Kevin James’ greatest strength isn’t his willingness to fall down or his quick tongue; it’s his ability to be funny without ever seeming like a professional comedian. His natural sense of humor comes out like a series of jokes we might actually think up on a good day, which is why he’s particularly suited to playing a naturally funny everyman for us to laugh with. Unlike many of his former movies, Here Comes The Boom actually seems to understand this. It doesn’t make his fat guy the source of ridicule, it makes his kinda chubby guy a likable human being. It gives him agency and an understanding of what’s going on. It lets him be Kevin James, and Kevin James is really easy to root for.
Here, he plays Scott Voss, a forty-two-year-old former teacher of the year who has lost his will to do more than the bare minimum. He climbs in windows to keep his tardiness from being detected by the bosses and continually asks out the beautiful Bella (Salma Hayek) with the passion of a man who knows he’s already beaten. Apart from laziness, there is very little he does aggressively, at least until the powers that be announce they’re cutting the music program and laying off his buddy Marty (Henry Winkler).
Sensing an opportunity to help his friend, stick it to the principal, win over Bella and be a part of something he cares about, Scott impulsively announces he’ll raise the money to save the music, no matter what he has to do. Through a position teaching a citizenship class, he meets former MMA fighter Niko (Bas Rutten) and begins training in the art of losing fights without dying. Within a few months, he progresses to actually being competitive and puts himself in a position to take a real run at saving Marty’s job.
Obviously, this would never happen in real life. Voss would be knocked unconscious within seconds fighting most of these guys, but sometimes it’s better not to get caught up in such details. For every one glaring problem Here Comes The Boom has, it offers between one and a half and two positives. Voss might not look like a professional athlete, but James clearly worked his ass off to train for this role and throws a convincing punch. The plot might be a bit stupid and occasionally emotionally manipulative, but it’s also well paced by director Frank Coraci and steadily increases its momentum. Bella might be way too hot for Scott, but the movie makes her appear less glamorous and allows her to reject him numerous times. It might be two steps forward and one step back, but by the end, that process still puts it pretty far ahead, especially thanks to its range of strange and endearing characters.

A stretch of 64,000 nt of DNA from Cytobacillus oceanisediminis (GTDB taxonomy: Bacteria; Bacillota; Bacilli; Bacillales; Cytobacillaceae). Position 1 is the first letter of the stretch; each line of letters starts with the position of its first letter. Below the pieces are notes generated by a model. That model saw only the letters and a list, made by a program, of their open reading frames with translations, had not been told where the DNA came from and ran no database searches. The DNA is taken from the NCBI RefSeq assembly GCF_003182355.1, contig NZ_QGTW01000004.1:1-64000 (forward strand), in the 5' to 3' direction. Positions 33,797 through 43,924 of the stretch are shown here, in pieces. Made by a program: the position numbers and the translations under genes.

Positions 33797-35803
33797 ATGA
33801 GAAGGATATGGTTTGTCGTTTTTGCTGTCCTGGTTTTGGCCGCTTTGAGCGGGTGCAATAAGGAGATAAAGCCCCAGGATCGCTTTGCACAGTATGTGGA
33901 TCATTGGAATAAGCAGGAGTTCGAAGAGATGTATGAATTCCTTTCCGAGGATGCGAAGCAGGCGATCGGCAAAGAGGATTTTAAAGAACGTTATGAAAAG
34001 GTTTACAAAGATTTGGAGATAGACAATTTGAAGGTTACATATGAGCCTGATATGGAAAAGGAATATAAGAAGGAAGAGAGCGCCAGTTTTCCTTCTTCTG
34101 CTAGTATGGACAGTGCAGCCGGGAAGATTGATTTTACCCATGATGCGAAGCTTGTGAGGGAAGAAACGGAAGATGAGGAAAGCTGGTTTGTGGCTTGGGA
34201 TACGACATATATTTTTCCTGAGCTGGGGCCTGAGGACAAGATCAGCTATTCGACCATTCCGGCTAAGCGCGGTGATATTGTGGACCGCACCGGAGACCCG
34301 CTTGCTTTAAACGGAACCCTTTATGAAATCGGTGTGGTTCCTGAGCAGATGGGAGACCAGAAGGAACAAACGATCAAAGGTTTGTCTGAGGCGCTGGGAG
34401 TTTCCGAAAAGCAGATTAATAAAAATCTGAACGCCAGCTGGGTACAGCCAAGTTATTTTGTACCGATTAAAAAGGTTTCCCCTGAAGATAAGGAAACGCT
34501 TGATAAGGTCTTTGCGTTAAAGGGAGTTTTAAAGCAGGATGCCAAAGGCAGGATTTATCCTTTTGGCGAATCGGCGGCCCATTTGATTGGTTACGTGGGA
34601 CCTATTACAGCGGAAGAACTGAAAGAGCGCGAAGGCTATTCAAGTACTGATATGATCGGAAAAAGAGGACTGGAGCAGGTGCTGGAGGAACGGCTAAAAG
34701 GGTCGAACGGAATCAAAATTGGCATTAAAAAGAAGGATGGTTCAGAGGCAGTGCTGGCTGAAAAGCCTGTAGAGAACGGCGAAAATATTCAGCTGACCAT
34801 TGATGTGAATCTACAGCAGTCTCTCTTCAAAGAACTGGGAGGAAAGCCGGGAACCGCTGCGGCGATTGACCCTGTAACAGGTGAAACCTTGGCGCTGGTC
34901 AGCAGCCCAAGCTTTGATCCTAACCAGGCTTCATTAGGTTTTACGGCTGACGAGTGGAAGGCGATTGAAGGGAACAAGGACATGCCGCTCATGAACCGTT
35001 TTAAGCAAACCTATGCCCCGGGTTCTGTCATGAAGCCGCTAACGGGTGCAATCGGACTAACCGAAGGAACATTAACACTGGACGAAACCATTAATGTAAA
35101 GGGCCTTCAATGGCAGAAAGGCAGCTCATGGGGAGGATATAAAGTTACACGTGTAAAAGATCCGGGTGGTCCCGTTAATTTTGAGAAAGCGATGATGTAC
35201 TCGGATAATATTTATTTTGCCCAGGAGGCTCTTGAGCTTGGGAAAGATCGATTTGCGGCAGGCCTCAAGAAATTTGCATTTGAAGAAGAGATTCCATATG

Beyond James’ charismatic and likable Scott, Here Comes The Boom also benefits from Winkler’s applesauce-making, music-loving teacher Marty and from Rutten’s muscular spin class instructor who enjoys beating the hell out of people as much as he hates studying for his citizenship test. Hayek’s Bella is given some quirks of her own to spice up what could have been a thankless love interest role, and Scott’s brother Eric (Gary Valentine) probably deserves his own spin off movie based on how enjoyable watching him lie and yell at his wife is. These are all people we want to spend time with and see achieve, and that makes watching them find success rewarding and fun.
Here Comes The Boom isn’t going to be very many people’s favorite movie, but those who go in with an open mind will be surprised by how consistently they’ll smile. Someday, James is going to make a truly awesome film, and when that happens, we’ll look back and realize it has more similarities than differences to this.
Enthusiastic about Clue, case-of-the-week mysteries, the NBA and cookies at Disney World. Less enthusiastic about the pricing structure of cable, loud noises and Tuesdays.
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